Schedules are crazy, life is messy, and sometimes we run late – like, a lot of the time (even right now – I was going to write this last week). In spite of our best efforts, and all of the super-cute calendars, it seems that I heard myself telling our littlest one to ‘hurry up’ on a pretty regular basis. Hurry up so we can get there, hurry up so we can get back, hurry up, hurry up, hurry up! She usually does pick up the pace to some degree with my insistence, but at what cost?
Most of the time we are telling our little ones to move along, it’s because they are doing something in a less than time-efficient manner. In other words, they are being kids. One of the greatest things about childhood is the insatiable curiosity – the irrepressible imagination and the belief in the possibility of all things. Where does that spirit of wonder and awe go? Why don’t I know any grown-ups that are as happy to get up in the morning as our 8-year-old is?
I am afraid that we are scheduling it out of them. We are signed up for this and that and everything runs on a calendar designed by grown-ups and for the convenience of other grown-ups. I love that our daughter thinks that she can smell rainbows – maybe she can. I don’t remember what the book says about rainbows although I am sure it must have been covered. Maybe if I hadn’t been in such a hurry I could have smelled it too.
So, going forward, I am going to try to stop telling her to ‘hurry up’ so much, and start noticing what she’s doing that is slowing her down. One morning she was running late because she had to rotate her stuffed animals so that the one’s on the desk got to go to the bookcase, and the one’s on the bookcase went to the bed, thus moving the one’s on the bed to the desk. Sure, they make pills that would probably stop her from trying to keep things fair for the stuffed animals, and probably even one’s that would take the smell out of the rainbows. But I really like those things about her.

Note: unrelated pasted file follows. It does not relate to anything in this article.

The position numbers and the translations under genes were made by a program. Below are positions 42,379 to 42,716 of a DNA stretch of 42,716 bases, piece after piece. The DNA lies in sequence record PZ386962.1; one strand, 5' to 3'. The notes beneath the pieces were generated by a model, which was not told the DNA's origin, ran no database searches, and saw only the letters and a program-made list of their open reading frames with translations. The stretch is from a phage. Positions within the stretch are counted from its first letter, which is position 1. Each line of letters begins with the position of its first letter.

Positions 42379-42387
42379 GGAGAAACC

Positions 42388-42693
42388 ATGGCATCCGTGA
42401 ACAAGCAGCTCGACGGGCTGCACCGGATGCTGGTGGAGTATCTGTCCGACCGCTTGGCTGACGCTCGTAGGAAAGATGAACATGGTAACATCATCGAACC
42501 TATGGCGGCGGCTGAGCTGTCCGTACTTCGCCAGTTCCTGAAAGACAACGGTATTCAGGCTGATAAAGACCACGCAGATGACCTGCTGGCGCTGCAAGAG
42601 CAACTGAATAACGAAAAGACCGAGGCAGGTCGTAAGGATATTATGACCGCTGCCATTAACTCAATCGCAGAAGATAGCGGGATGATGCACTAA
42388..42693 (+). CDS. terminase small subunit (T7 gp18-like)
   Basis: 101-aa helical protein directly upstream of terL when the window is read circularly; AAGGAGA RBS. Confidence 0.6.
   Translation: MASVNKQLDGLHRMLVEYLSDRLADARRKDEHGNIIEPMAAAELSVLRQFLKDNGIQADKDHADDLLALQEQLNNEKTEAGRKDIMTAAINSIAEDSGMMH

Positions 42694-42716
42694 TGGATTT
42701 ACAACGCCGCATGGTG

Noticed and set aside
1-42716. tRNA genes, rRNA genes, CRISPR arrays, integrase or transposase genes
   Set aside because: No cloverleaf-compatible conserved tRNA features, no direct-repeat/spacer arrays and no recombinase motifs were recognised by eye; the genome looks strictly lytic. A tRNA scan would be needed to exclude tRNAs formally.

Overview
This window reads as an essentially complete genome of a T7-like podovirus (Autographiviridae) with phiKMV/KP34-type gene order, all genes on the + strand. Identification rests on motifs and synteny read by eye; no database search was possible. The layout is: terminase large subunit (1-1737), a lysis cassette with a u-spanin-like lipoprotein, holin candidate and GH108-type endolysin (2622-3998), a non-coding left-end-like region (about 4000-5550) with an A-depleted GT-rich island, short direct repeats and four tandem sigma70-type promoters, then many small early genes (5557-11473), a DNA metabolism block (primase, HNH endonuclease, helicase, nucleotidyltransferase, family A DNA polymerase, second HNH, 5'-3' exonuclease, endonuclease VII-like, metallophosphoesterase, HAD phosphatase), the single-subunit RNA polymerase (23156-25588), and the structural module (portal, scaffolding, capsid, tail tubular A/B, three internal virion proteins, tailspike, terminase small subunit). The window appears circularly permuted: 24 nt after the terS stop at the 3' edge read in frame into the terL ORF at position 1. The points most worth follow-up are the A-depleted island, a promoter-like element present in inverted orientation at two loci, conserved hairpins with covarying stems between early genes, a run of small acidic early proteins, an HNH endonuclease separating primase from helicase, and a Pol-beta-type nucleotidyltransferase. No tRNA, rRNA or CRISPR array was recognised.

The magic is in her spirit and her ability to notice the most mundane of details and appreciate them all. So, we are going to start helping her spend her time on the things that are important to her by reminding her of what all she needs to do to get out the door for school in time to be there when the bell rings – she wants to be there, she just gets a little lost in the moment sometimes. This fall she has her own list of the things that she knows she’s responsible for and I am going to leave it at that. If she happens to miss a sock or we don’t get to a lesson exactly on time, I am not going to yell ‘hurry up’. I would rather live in those moments with her than to pull her along into the next one. The house won’t fall apart in a week and we can always re-evaluate our new system of honoring her creativity and play.